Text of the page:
Org. Synth. 1967, 47, 4
DOI: 10.15227/orgsyn.047.0004
Submitted by G. Wittig and R. W. Hoffmann1.
Checked by C. D. Smith, R. A. Clement, and B. C. McKusick.
1. Procedure
A. 2-Nitrobenzenesulfinic acid (Note 1). Caution! This reaction should be done in a good hood because noxious fumes are released.
2-Nitroaniline (13.8 g., 0.10 mole) (Note 2) is dissolved in a hot solution of 75 ml. of 96% sulfuric acid, 100 ml. of phosphoric acid (density 1.7), and 50 ml. of water in a 1-l. beaker. A stirrer and a thermometer are introduced into the mixture, and the beaker is immersed in an ice bath. A solution of 8.3 g. (0.12 mole) of sodium nitrite in 25 ml. of water is added dropwise to the well-stirred solution at such a rate that the temperature is maintained at 10–15°. Excess nitrite is destroyed by adding sulfamic acid in small portions (Note 3). The mixture is cooled to −10° in an ice-salt bath, and about 50 ml. of liquid sulfur dioxide (Note 4) is poured into the well-stirred reaction. The product is immediately poured onto a mixture of 55.6 g. (0.20 mole) of FeSO4·7 H2O and 1 g. of defatted copper powder in a wide 2-l. beaker. Nitrogen and excess sulfur dioxide bubble off with much foaming.
After 30 minutes the solid sulfinic acid is separated on a fritted-glass filter. The sulfinic acid is dissolved from the filter by a mixture of 750 ml. of ether and 750 ml. of methylene chloride. The solution is dried over calcium chloride and evaporated to dryness under reduced pressure (bath temperature 25°) (Note 5). The residue is suspended in 50 ml. of water, and small portions of dilute ammonia are added to the well-stirred suspension until it has a pH of 9 (Note 6). Insoluble impurities are separated by filtration, and 2-nitrobenzenesulfinic acid is precipitated from the filtrate by adding 5-ml. portions of 6N hydrochloric acid with cooling; the sulfinic acid precipitated by each portion of acid is separately collected on a Buchner funnel (Note 7). The acid, a pale yellow solid, is dried on a clay plate in a vacuum desiccator over potassium hydroxide pellets, m.p. 120–125° (dec.), weight 9.4–14.9 g. (50–80%). If the 2-nitrobenzenesulfinic acid is to be used for the hydrogenation of the next step high purity is required, and it is generally advisable to reprecipitate the acid once more in the same way (Note 8).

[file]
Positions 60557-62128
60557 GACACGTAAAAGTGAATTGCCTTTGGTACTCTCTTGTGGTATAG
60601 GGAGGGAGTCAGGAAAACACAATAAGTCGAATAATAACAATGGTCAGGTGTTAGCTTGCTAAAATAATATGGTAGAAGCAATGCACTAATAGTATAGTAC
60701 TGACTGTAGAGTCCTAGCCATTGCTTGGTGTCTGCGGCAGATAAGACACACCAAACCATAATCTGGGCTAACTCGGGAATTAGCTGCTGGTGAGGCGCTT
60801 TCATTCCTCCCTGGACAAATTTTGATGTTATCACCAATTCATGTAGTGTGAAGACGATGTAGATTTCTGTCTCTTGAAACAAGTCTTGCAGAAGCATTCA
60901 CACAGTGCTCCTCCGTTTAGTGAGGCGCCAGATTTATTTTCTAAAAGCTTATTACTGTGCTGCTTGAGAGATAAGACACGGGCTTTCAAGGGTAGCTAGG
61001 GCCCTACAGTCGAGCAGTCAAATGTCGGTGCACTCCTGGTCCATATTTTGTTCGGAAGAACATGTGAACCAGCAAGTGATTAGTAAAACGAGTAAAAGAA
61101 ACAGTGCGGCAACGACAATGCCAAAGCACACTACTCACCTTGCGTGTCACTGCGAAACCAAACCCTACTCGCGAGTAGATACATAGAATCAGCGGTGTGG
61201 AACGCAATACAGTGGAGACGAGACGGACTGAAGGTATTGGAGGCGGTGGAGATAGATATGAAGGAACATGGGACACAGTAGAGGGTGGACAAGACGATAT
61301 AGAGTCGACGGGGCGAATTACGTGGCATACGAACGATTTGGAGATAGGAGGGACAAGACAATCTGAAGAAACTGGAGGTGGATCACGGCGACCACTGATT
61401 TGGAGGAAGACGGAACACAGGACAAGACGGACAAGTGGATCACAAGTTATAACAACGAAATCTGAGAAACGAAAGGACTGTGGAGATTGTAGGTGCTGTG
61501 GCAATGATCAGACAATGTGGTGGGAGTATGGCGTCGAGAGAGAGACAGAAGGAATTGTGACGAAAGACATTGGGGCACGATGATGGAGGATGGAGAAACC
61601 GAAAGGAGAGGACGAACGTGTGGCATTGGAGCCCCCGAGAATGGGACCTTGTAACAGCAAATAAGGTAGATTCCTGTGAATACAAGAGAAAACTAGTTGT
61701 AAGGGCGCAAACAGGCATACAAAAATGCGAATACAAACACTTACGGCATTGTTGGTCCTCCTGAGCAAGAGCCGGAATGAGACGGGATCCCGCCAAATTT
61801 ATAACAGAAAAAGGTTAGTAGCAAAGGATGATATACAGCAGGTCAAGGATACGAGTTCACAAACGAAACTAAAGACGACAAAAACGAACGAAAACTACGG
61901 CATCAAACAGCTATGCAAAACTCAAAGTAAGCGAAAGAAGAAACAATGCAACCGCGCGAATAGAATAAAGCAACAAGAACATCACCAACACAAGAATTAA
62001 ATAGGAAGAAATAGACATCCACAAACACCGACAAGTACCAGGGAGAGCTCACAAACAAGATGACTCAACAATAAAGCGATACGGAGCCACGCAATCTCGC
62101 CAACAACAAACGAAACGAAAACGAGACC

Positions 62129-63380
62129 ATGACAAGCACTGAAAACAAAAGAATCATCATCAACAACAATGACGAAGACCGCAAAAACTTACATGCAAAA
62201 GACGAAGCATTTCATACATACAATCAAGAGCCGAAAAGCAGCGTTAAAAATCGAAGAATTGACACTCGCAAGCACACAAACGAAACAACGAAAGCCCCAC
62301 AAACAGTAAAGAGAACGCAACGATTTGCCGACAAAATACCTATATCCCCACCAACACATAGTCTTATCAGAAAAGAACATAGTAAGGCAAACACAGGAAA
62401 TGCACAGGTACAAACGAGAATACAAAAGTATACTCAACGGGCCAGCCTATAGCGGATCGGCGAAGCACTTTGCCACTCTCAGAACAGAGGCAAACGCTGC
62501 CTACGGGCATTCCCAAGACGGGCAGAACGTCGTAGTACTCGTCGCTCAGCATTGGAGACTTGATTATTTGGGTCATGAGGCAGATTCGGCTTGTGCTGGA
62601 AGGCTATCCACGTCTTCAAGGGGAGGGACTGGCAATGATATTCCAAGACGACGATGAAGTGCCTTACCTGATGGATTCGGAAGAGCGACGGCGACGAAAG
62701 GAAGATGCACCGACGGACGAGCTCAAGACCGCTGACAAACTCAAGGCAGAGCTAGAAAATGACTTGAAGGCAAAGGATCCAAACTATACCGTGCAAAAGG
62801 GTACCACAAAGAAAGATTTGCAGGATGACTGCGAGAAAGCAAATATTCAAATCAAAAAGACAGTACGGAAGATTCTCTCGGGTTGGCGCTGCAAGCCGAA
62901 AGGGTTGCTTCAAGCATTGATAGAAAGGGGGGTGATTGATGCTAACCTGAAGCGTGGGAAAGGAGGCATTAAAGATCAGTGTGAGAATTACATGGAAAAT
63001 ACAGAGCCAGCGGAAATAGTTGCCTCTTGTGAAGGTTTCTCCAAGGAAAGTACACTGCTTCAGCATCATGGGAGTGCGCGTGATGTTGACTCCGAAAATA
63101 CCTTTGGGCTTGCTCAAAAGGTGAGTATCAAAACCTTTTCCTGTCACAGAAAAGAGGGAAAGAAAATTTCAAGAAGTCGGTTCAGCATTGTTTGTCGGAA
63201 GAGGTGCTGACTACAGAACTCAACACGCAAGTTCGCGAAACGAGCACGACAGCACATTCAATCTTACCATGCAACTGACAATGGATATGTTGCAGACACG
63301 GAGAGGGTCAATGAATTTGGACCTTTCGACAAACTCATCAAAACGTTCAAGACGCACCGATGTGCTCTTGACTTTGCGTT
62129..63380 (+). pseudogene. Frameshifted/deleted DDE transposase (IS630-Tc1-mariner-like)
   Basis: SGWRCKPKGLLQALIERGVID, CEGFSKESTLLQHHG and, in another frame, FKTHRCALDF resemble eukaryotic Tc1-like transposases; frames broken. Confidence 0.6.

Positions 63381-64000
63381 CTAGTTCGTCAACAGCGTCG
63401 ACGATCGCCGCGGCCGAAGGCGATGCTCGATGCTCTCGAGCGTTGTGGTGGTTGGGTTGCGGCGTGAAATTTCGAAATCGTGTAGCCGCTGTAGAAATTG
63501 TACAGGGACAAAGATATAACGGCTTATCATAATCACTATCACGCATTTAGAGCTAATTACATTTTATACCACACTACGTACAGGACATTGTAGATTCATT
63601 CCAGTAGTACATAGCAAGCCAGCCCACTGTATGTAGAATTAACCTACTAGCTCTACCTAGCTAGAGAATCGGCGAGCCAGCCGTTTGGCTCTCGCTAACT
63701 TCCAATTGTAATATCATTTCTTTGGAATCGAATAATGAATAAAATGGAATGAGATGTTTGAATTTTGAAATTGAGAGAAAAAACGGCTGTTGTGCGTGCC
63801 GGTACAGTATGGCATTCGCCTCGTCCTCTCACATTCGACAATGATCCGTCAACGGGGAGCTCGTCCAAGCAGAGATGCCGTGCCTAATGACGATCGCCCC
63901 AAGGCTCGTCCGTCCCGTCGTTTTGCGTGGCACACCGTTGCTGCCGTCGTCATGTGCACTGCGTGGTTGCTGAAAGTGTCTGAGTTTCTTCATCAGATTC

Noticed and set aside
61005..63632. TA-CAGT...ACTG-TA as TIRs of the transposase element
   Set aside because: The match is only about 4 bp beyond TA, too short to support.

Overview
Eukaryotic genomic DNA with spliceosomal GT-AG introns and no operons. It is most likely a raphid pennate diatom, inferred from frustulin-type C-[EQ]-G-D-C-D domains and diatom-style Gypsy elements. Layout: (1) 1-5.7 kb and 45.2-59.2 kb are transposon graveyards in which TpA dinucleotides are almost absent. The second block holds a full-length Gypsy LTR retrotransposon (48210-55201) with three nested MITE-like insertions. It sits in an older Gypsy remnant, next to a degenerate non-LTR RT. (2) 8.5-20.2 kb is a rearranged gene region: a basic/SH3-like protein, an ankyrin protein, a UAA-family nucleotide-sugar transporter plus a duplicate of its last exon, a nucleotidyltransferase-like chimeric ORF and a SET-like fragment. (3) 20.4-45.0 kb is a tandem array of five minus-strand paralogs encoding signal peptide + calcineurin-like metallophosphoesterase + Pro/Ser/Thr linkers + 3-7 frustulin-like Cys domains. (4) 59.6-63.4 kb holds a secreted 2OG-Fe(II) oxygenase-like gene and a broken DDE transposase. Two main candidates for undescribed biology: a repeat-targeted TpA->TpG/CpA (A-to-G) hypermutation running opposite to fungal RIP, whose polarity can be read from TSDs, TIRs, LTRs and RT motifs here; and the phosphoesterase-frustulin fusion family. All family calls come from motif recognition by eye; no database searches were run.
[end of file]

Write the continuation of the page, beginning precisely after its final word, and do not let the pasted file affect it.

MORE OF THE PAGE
B. Sodium 2-aminobenzenesulfinate. 2-Nitrobenzenesulfinic acid (3.74 g., 0.020 mole) is suspended in 10 ml. of water, and sufficient 1N NaOH (about 20 ml.) is added to the well-stirred mixture to dissolve the acid and bring the pH to 9. Palladium oxide (0.2–1.0 g., (Note 9)) is suspended in 20 ml. of water in a 200-ml. glass hydrogenation bottle. The bottle is attached to a hydrogenation apparatus such as that of Adams and Voorhees,2 and the suspension is shaken with hydrogen under a pressure of 1–3 atm. until the palladium oxide is reduced. The solution of 2-nitrobenzenesulfinic acid is added, and the mixture is shaken under a hydrogen pressure of 1–3 atm. The solution becomes completely decolorized in 2–6 hours, during which time about 95% of the calculated amount of hydrogen is absorbed. The catalyst is separated by filtration and washed with two 20-ml. portions of water, which are added to the filtrate. The filtrate, which may have a yellowish color, is evaporated to dryness under reduced pressure (bath temperature 45°). The residue, a white or light yellow solid, is sodium 2-aminobenzenesulfinate. After being dried in a desiccator over calcium chloride, it weighs 3.05–3.20 g. (85–89%).
C. 1,2,3-Benzothiadiazole 1,1-dioxide. Caution! 1,2,3-Benzothiadiazole 1,1-dioxide in the solid state can explode spontaneously, particularly on being warmed, jolted, or scratched. For most purposes it need not be isolated, but can be used in solutions, which are relatively safe. Any operations involving the solid material should be done very carefully, using good shielding.